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on 7 April 2017
One of the most inspirational and gripping books I have ever read. Gene Cernon's determination and love for what he did shines out of almost every page. Unlike others, I didn't find the balance of the book to be off-putting. Yes, the moon landing and exploration only occupy 40 odd pages, but in fact, everything else that happened to Gene led to that. In the end, Cernon was a unique man with a unique claim to fame.
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on 20 March 2017
I purchased this book having seen the film of the same title, like the film it didn't disappoint. A incredible look at one of man-kinds greatest achievements, it's not always easy reading and at times your left feeling he didn't always respect his fellow astronauts however this was a time where men were men and their was no place for shirkers and the reader must bear this in mind while reading this book.
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on 29 March 2017
I found this a really interesting insight into the daily routine and adrenalin fuelled experiences the astronauts found whilst breaking new ground.
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on 21 April 2017
As described. Good service.
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on 19 November 2002
Eugene Cernan flew in space three times,twice to the moon. He was pilot of Gemini 9, Lunar module pilot of Apollo 10 and commander of Apollo 17. This is a book charting his missions and experiences from the early days of Gemini to the ultimate goal of landing on the moon. Bieng the last person to step foot on the surface.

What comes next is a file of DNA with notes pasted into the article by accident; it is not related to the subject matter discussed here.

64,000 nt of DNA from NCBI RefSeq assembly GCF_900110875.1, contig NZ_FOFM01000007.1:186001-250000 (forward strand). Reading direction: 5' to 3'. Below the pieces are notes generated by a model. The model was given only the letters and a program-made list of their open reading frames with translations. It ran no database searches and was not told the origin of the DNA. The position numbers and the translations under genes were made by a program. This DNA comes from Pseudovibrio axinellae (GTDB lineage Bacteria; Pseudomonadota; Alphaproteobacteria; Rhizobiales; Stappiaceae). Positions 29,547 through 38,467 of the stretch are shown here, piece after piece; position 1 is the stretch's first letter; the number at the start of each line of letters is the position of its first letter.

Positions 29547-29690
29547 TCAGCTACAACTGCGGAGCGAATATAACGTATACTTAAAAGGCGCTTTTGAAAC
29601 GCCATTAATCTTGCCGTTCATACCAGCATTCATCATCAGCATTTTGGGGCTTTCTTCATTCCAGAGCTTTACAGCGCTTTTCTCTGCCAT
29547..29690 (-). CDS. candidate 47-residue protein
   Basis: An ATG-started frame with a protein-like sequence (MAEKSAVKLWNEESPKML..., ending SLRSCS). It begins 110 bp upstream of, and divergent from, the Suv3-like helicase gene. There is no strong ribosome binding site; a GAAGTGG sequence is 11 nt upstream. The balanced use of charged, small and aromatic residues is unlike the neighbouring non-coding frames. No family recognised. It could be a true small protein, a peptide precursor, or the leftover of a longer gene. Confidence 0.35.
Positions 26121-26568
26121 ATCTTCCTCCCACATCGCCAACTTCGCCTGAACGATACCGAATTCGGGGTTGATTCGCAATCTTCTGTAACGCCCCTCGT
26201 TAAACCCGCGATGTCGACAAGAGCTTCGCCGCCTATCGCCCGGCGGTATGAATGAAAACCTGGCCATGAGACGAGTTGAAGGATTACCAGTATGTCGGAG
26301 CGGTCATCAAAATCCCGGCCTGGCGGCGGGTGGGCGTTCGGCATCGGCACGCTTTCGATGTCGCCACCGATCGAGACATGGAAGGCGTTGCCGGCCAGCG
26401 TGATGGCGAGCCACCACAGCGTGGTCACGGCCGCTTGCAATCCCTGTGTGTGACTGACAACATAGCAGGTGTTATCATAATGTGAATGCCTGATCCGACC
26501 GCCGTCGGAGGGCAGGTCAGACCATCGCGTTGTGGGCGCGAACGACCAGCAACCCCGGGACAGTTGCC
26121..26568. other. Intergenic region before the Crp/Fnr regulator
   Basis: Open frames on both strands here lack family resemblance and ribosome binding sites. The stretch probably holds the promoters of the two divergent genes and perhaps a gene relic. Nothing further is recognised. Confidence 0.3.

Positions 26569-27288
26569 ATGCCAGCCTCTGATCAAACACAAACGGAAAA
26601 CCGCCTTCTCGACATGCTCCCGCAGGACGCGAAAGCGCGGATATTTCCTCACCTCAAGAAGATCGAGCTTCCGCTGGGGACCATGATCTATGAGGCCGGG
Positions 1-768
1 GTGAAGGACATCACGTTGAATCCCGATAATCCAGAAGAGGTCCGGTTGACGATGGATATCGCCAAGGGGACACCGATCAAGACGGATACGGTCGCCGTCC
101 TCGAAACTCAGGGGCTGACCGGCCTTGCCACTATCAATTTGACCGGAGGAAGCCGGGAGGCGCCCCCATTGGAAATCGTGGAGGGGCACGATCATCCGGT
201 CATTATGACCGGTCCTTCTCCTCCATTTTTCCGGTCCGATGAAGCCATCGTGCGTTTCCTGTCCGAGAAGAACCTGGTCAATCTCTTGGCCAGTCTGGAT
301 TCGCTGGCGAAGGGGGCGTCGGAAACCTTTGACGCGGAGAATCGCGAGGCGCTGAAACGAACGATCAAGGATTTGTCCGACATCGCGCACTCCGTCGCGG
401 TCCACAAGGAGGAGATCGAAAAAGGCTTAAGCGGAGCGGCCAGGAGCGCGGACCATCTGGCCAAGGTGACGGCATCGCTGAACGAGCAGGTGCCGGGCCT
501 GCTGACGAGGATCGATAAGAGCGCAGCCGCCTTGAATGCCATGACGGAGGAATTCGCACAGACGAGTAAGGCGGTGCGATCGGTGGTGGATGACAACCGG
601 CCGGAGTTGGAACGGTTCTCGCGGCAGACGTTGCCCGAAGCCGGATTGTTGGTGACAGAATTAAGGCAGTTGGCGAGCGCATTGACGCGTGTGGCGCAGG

It's one hell of a book! exiting and well written. Another book you won't be able to put down.
Only downside, picked up by other readers, is the lack of pictures from the missions and especially the final landing.
I didn't buy the book for the pictures. If you want pictures buy "A MAN ON THE MOON" the 3 volume set,but i'm not reviewing that. If you want a truly exiting,wild ride of book buy this one!!!!
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on 23 January 2000
Forget the "attacks" on some other astronauts (and in my reading I found no attack on Jack Schmitt, quite the opposite). Forget just wanting to read about Apollo. DO read this book for a personal and honest account of how one man felt and how he journeyed from his roots to another world.
I grew up watching the space race from the UK and this account of it from the inside strikes true. I have read some other readers comments, who seem to think it was Captain Cernan's job to agree with them rather than say how he felt. I don't understand their desire for this.
I don't care that the author didn't get on with some of his colleagues - I don't get on with some of mine! For a truly genuine and exciting read, telling it from the heart and not from the populist point of view I have read little better about the USA space programme.
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on 21 March 2006